The human microbiome, or the total number of bacteria living in the human body, is known to play a key role in the development of many diseases.
Previous studies have also examined the link between gut microbiota and the development of breast cancer. These studies have suggested that the microbes in the gut may regulate estrogen levels, leading to estrogen-receptor positive breast cancer.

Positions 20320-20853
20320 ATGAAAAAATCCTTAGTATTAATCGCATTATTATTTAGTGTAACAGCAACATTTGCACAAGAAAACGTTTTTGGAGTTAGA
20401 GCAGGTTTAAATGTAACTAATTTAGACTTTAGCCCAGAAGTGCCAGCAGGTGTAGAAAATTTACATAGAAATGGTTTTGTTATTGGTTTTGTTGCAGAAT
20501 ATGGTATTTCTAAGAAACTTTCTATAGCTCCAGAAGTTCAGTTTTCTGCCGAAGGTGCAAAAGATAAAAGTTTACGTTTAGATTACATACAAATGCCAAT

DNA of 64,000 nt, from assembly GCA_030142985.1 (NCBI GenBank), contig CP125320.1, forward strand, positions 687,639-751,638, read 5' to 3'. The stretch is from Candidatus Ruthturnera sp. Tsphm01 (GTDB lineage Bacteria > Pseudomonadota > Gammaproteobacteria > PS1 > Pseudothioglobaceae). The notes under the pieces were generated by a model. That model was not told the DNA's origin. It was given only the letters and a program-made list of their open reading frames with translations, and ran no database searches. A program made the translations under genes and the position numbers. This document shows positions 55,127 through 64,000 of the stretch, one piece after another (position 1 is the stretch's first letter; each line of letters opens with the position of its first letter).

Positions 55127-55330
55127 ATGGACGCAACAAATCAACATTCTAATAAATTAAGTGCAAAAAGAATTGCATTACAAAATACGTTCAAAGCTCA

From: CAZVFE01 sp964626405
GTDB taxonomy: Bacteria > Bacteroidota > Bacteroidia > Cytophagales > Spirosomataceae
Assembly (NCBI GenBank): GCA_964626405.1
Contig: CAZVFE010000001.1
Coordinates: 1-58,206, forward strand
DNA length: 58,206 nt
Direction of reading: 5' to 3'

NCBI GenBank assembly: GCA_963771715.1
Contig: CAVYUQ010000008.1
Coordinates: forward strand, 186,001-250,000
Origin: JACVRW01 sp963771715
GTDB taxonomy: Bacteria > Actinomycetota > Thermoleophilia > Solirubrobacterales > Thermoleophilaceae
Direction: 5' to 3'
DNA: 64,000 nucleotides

But less attention has been paid to the microbiome residing in the breast tissue of breast cancer patients. Now, researchers break new ground by uncovering the bacterial composition in the breast tissue of cancer patients.
Dr. Charis Eng, chair of the Cleveland Clinic’s Genomic Medicine Institute in Ohio, led the study with Dr. Stephen Grobmyer, director of Breast Services at the Cleveland Clinic.